Tuesday, May 10, 2016

Passionate Phoenix can feel it coming on . . .

A few days before my sixty-first birthday, I was croned by my dear friends.  There were about 50 women and men there, from four states, from old jobs, family, fellow drumming women, young, old - and of course the first two crones in our group - Sparkling Wisdom (who has since passed to the Summerland) and Flowering Creatix, also known as Butterfly Peggy, a woman who has a way with words.  We wanted to capture the poet in Peggy, hence her crone name Flowering Creatrix.

So there is this thing about crone names.  We don't get to pick our own; we are named by the group.  The woman being croned has to leave the circle while the group deliberates on what her name will be.

Before I left the group to their task of choosing my crone name, I read a couple of letters, one from my sister Lynn who wrote about how as a young child, I had always opened green beans to look for worms before I ate them.  She related how my mother tried to break me of it, but even if she put a cream sauce on the beans, I still broke them open in spite of the mess.  One day I found one!  Whoa!  Lynn recounted my mom saying, "Well, I'll be darned!"  It got a laugh.  And of course, having found one worm just once, the deal was sealed.

My daughter Valerie couldn't be there, but she wrote a lovely letter and said that my name should be Passionate Flower, because I am passionate about everything I do and I loved to garden.  Her suggestion was taken into consideration, but she wasn't there, so the others would have their say. My friends sent me for a walk in the woods while they took up their task.

As I left the circle, my friend Matt said, "How about Worm Seeker?"  THAT got a laugh, even from me, but fortunately the group kept working on my name while I walked until I was out of earshot.

I heard someone shouting that I should come back, that I had a new name.  I returned to the circle, stood in the middle, and learned that my crone name would be Passionate Phoenix.  They all agreed with Valerie on the Passionate part, but given that I remake my life every few years, they came up with Passionate Phoenix, which I find very appropriate!  I love my crone name, and feel comfortable calling myself Phoenix every now and then.

It is true that I have reinvented myself more than once.  Wife and mother in my early 20s, I became a single mother at 27, worked hard at whatever jobs I could get (why did I quit college?), started taking some night courses, eventually remarried, sold real estate, then fell in love with a little Victorian house and put a restaurant in it.  Next I followed my husband to Chicago where he had taken a new job.  At that point, I got serious about school and transferred my credits to the University of Illinois at Chicago and got a degree in statistics.  When my husband moved to Florida for his job, I remained in Chicago to finish my degree and decided to stay there after graduation.  The salary for my new job seemed like a lot, until I tried to live in Chicago on it.  So I started my graduate degree at the ripe old age of 55, at Northwestern University's Kellogg Graduate School of Management.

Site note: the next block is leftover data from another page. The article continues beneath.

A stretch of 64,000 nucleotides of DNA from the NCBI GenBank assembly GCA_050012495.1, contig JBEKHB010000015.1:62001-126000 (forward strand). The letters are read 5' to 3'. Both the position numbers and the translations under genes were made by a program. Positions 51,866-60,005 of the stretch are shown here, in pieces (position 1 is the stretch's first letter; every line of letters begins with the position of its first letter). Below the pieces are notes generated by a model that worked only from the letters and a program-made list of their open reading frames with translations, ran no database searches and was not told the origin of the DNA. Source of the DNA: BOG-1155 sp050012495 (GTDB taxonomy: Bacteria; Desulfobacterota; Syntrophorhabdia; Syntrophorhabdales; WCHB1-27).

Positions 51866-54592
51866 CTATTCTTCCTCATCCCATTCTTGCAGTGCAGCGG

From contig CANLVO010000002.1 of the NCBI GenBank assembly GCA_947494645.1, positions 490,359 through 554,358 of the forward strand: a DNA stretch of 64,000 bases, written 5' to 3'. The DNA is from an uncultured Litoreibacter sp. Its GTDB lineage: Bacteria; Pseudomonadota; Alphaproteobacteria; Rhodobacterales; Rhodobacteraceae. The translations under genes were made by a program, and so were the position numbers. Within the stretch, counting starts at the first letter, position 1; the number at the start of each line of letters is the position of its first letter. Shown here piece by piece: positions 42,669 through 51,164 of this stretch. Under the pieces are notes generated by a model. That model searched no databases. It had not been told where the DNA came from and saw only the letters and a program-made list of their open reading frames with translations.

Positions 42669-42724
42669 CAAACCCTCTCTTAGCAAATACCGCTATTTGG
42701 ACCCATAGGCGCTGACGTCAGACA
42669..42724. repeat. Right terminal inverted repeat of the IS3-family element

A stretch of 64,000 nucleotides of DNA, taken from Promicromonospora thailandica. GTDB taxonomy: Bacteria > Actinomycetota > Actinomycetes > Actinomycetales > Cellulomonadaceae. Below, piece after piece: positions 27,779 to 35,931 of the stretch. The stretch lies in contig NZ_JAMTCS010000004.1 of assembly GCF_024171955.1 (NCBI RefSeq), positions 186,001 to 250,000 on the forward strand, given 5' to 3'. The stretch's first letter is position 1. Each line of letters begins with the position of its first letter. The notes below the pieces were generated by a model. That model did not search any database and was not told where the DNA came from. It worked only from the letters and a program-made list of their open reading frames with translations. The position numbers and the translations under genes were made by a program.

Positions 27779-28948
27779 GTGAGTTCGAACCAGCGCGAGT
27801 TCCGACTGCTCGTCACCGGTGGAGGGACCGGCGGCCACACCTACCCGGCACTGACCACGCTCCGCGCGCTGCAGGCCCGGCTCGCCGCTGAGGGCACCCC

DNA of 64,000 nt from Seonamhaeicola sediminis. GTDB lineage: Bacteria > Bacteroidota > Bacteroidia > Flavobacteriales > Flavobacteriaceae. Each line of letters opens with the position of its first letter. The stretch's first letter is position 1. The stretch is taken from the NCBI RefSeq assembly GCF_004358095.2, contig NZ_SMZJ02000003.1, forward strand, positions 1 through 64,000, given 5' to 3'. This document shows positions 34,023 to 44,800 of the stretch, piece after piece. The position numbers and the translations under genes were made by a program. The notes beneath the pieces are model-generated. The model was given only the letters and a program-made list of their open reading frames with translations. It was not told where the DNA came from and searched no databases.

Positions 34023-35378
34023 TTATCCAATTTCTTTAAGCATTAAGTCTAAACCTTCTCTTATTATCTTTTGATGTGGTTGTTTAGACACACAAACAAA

I moved to Indiana, where the cost of living wasn't so prohibitive, and drove back to Chicago one night a week to finish my MBA at Northwestern.  At last, I was able to get a really good job as a program manager in the aerospace industry.  I was making good money.  But of course I couldn't leave well enough alone.  There were some things about the corporate world that didn't sit well with me, and when I got the opportunity to take early retirement with some pretty good benefits, I jumped at it.

Oh, I forgot to mention, I had bought a farm, designed and built a house, put up a barn to store a couple of tractors, and had moved there a couple of years before the early retirement.  On the farm full time, I got organic certification, bought a small dairy herd, put up a dairy barn and a greenhouse - yup, another reinvention of my life!  But it was hard work, and when I reached 72 and got a new knee, the work started getting to me.  I put the farm up for sale, and after a long search for a house in town, I got the farm sold and the house in town habitable at about the same time.  That was a stroke of luck!

I still have my booth at the farmers market.  I am a one-woman manufacturing department, making soap, skin care and herbals, and bottling essential oils and aroma therapy formulas.  There are no more greenhouse plants or garden produce to deal with, but I'm tired.  My 75th birthday is just around the corner and I'm beginning to feel my age.

I can feel it coming.  The Phoenix needs to rise again from the ashes.  I think I know what my next reinvention will be.  It has been gelling in my mind for several years, but I have repeatedly pushed it aside.  There were always other things to do.  But most of those take more energy than I have to expend.  I was thinking about doing cooking classes, but I did one Sunday and it took me two days to recuperate.  This other idea churning around in my mind takes less energy, and it is rearing its head more and more often.

I envision myself lying in the settling ashes of my life as it currently is, the Phoenix bowed but not dead.  My wings are moving, brushing aside those ashes and the cobwebs in my mind.  I feel it rising - another incarnation, another challenge, another reason to look with relish and purpose to the days ahead.  Soon, soon . . .

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